By Peter R. Lavoy
The 1999 clash among India and Pakistan close to the city of Kargil in contested Kashmir used to be the 1st army conflict among nuclear-armed powers because the 1969 Sino-Soviet struggle. Kargil was once a landmark occasion no longer due to its length or casualties, yet since it contained a truly genuine chance of nuclear escalation. till the Kargil clash, educational and coverage debates over nuclear deterrence and proliferation happened mostly at the theoretical point. This deep research of the clash bargains students and policymakers a unprecedented account of the way nuclear-armed states have interaction in the course of army obstacle. Written through analysts from India, Pakistan, and the U.S., this particular e-book attracts generally on fundamental assets, together with exceptional entry to Indian, Pakistani, and U.S. executive officers and armed forces officials who have been actively desirous about the clash. this can be the 1st rigorous and target account of the factors, behavior, and effects of the Kargil clash.
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Additional resources for Asymmetric warfare in South Asia: the causes and consequences of the Kargil Conflict
Musharraf, In the Line of Fire, 93, 96. Interviews with Pakistani military ofﬁcials, 2003. 14 Peter R. Lavoy contribution of this book thus is to show how the learning process from Kargil reinforced India’s planning for limited war and Pakistan’s resolve to deter this through aggressive conventional-force deployments, and, if required, the employment of conventional and possibly even nuclear weapons. Interviews conducted by the CCC research team with civilian and military ofﬁcials in India and Pakistan show beyond a doubt that each side came away from the Kargil conﬂict believing that it had an escalation advantage in 1999 and that this advantage would carry over into a future military engagement.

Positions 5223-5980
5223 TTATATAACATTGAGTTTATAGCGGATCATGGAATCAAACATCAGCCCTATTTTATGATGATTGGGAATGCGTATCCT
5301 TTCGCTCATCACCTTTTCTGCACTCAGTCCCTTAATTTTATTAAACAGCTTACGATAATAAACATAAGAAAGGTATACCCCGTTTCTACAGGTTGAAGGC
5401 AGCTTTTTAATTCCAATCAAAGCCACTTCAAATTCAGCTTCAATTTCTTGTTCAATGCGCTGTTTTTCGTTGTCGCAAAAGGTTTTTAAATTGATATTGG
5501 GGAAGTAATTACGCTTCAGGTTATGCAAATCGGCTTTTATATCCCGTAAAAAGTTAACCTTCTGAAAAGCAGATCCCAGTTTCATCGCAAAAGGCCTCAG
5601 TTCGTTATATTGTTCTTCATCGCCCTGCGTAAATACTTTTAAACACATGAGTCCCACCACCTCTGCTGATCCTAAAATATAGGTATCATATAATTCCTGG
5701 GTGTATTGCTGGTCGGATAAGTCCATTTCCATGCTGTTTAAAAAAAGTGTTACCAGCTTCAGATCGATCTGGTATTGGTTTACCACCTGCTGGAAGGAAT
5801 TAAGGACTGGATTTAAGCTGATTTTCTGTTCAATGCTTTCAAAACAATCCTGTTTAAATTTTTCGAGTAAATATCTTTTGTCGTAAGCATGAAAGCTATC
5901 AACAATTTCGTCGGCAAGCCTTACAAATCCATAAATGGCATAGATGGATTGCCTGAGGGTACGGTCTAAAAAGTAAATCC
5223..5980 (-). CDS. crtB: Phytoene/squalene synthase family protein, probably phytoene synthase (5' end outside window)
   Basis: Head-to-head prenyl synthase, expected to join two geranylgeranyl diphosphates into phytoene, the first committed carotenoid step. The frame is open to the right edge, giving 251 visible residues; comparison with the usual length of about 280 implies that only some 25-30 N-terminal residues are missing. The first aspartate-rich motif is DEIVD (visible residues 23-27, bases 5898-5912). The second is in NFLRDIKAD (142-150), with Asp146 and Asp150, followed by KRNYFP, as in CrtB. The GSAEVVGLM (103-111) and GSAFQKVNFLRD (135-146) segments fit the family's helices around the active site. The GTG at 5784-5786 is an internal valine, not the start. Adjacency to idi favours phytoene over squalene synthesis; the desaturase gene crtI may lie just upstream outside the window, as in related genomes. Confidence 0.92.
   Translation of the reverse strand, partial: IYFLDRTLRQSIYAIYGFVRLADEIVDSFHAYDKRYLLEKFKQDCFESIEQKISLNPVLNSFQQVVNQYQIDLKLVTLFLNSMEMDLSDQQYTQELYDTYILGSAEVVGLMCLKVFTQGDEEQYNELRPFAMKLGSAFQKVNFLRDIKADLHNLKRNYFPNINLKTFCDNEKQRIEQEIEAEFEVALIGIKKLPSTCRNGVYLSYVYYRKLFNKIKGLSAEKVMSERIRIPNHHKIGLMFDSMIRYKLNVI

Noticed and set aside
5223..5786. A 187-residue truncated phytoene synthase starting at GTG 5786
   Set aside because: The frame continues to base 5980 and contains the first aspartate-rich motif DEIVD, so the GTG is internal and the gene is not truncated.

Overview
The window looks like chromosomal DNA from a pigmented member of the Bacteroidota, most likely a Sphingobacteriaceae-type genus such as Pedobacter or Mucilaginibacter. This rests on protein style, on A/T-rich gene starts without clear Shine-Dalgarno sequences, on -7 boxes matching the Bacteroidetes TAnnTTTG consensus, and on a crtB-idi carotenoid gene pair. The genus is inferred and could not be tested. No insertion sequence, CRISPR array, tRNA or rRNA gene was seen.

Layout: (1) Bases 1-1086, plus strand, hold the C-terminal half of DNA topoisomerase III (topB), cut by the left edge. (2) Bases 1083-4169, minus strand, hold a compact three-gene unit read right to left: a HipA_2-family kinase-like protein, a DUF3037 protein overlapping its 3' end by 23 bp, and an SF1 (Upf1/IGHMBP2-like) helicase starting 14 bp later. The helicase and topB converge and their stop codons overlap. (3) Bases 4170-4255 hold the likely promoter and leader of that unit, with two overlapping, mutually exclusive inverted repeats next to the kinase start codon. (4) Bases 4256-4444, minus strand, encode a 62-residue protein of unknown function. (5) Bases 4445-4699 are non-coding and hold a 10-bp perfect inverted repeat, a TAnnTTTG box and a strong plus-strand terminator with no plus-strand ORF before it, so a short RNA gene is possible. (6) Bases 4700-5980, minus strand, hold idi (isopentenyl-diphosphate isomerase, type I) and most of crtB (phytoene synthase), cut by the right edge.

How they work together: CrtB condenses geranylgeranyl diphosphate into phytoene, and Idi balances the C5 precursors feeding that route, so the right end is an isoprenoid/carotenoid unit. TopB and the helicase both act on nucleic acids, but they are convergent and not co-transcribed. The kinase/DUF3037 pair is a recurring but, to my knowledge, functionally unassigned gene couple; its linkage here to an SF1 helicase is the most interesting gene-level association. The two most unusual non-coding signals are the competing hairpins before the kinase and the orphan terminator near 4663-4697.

On Pakistan’s misunderstanding, mistrust, and antipathy toward India preceding and following the 1971 war, see Richard Sisson and Leo E. Rose, War and Secession: Pakistan, India, and the Creation of Bangladesh (Berkeley and Los Angeles: University of California Press, 1990), 35–53. Introduction: the importance of the Kargil conﬂict 25 United States, China, or any other allies to prevent its military defeat. Therefore, Pakistan proceeded down the path toward nuclear weapons, and eventually adopted a low-intensity conﬂict strategy to pressure India in Kashmir.
The ﬁrst ﬁve expected outcomes are identiﬁed in Robert Jervis, The Meaning of the Nuclear Revolution (Ithaca: Cornell University Press, 1989), 1–45. The sixth expectation is more controversial, but for reasons described in this book quite relevant to the strategic rivalry between India and Pakistan. To be sure, there are many variants of deterrence theory, as Jervis points out in chapter 15 of this book. , Perspectives on Deterrence (Oxford University Press, 1989); and Patrick Morgan, Deterrence Now (Cambridge University Press, 2003).
Asymmetric warfare in South Asia: the causes and consequences of the Kargil Conflict by Peter R. Lavoy